Optical Microscopy

The use of optical lenses to enlarge the image of the object allows a wealth of information to be obtained. From the single lens magnifying glass through to more complex optical microscopes, visual examination enables materials and surface treatments to be identified and characterised. The unprepared surfaces of objects can show details of colour, surface pattern and texture, tool marks, joins, repairs, wear, surface coatings, manufacture, corrosion attack and inscriptions.

Finer details, especially of metals, are observed by the examination of polished sections, using a reflected light microscope. The preparation of these polished sections may involve polishing a small area of the object itself (taper section) or removing a fragment, mounting it in a resin block and then polishing and etching the surface of the block and sample together.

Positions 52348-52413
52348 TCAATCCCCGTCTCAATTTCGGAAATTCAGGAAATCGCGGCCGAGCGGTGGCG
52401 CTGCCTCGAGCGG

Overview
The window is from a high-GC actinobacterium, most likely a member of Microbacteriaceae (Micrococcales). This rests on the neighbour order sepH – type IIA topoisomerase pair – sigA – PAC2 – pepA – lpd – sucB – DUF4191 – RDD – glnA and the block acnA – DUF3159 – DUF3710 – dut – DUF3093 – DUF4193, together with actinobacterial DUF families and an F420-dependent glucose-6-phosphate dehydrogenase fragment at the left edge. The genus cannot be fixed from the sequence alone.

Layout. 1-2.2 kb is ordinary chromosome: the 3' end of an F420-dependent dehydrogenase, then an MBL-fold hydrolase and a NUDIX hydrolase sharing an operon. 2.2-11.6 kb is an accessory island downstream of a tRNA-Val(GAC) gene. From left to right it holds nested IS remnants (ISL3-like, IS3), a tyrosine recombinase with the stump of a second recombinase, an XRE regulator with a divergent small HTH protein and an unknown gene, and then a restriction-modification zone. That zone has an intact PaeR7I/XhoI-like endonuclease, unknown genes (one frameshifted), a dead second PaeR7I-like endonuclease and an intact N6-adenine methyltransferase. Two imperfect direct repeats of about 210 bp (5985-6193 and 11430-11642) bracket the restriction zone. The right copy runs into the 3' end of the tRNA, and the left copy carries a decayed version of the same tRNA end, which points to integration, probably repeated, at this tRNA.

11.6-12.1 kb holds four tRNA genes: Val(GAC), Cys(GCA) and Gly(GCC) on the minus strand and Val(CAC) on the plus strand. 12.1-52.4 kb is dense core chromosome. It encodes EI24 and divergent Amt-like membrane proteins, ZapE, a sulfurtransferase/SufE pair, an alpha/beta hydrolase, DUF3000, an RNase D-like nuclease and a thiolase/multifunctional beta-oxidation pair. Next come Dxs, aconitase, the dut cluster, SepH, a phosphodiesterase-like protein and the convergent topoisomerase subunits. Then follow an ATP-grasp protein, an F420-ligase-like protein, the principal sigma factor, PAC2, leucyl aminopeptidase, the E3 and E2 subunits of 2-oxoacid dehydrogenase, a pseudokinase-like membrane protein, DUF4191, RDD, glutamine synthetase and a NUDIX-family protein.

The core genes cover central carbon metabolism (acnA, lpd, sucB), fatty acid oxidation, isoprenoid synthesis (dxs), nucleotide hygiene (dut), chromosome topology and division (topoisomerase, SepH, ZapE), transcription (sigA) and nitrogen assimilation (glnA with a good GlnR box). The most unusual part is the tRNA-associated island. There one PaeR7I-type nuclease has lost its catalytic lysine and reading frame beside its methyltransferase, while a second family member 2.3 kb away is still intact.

Stones and ceramics often reveal more information when light is passed though a very thin section, rather than being reflected from the surface. Thin sections of ceramics and stones are made by mounting a small fragment of the material on a glass slide and then grinding and polishing it until it is only 0.03 mm thick, thin enough to allow light to pass easily through. The thin sections are examined using a polarising microscope, allowing the observation of textural characteristics, and the identification of individual mineral grains from their optical properties. Thin sections of organic materials, particularly wood, are made in a similar way and examined microscopically to recognise characteristic cell anatomy, which enables the plant or tree to be identified.